Forgot the key.....

Hey that old chestnut,

I forgot the key officer.... When did that happen? About the same time you started banging the door!

0
0

Re: Forgot the key.....

Perfectly reasonable... Caused by *flips over calendar* Solar radiation reflected off of your highly polished boots disrupting the electro signals in my brain, Officer.

2
0

Ignoring the obvious

It's absolutely ludicrous that a defense of self-incrimination could be used in this situation. Keeping her records on her laptop is only a format difference from keeping those same records on paper in a filing cabinet, which law enforcement has always been able to access. Opening that filing cabinet doesn't become self-incrimination just because she put a padlock on it.

0
10
Gold badge

Re: Ignoring the obvious

It's not a format difference. There's nothing stopping law enforcement from reading the hard-drive. It's a translation. After they've read the drive, they still need the contents of your brain to figure out what they mean. Apparently the Supreme Court has decided that the inside of your head is protected by the US constitution.

Perhaps *that* is ludicrous, on the grounds that those who wrote the prohibition on self-incrimination were considering that the incriminating material might be inside your head and not just a key to incriminating material. (The combination, or password, is not in itself incriminating.) Perhaps, but since the Supreme Court have taken the opposite view, I think it is not ludicrous to expect that lesser authorities should be bound by the restriction.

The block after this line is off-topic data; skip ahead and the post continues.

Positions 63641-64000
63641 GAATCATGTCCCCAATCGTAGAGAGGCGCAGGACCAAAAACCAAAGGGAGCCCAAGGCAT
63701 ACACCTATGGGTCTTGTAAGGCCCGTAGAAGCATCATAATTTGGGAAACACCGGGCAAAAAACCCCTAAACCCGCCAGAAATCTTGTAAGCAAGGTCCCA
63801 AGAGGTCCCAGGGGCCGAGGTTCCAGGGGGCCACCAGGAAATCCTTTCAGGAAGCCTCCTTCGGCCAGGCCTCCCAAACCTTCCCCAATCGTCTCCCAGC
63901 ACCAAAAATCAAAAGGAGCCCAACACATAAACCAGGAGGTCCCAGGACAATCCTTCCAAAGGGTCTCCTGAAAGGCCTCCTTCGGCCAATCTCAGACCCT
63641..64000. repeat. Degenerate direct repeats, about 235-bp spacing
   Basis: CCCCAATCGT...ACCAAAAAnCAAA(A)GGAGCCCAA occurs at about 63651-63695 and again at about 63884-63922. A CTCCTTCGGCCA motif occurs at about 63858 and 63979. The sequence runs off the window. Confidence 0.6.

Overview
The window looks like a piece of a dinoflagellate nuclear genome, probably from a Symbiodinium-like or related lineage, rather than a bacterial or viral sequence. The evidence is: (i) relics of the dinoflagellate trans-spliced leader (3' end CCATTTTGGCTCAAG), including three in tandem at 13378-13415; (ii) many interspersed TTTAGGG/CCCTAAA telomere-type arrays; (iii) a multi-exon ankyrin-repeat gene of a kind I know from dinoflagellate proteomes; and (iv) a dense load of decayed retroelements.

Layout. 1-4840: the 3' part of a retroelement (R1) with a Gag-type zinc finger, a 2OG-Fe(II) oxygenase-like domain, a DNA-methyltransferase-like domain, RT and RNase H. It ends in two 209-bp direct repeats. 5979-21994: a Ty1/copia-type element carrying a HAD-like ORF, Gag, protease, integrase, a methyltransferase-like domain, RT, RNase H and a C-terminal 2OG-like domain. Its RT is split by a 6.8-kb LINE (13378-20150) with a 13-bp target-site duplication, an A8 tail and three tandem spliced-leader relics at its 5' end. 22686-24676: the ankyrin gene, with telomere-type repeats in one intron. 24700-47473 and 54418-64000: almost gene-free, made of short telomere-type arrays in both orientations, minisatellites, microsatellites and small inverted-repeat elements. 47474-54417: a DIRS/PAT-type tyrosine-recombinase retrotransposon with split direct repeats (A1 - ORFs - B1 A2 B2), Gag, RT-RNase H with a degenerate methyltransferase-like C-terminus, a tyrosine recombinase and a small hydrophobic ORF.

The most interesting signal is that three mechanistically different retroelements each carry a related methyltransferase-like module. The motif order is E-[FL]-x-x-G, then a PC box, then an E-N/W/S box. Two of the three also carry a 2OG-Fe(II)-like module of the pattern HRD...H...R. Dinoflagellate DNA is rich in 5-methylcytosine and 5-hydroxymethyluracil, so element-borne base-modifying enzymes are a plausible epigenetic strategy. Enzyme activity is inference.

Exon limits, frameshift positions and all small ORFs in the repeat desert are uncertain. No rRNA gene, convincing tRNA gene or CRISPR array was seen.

3
0

Re: Re: Ignoring the obvious

Ken, I get where you're coming from on this, but the entire situation still seems a bit weird.

It appears that what is happening, is we (in America) say that crime is okay as long as you're clever enough to cover your tracks in such a way that nobody else can speak against you.

0
8
Stop

Re: Ignoring the obvious

If the contents of the filing cabinet are written in a code, are there laws to make you hand over that code?

I am guessing not.

3
0
Silver badge

Re: Ignoring the obvious

It's because of the next step.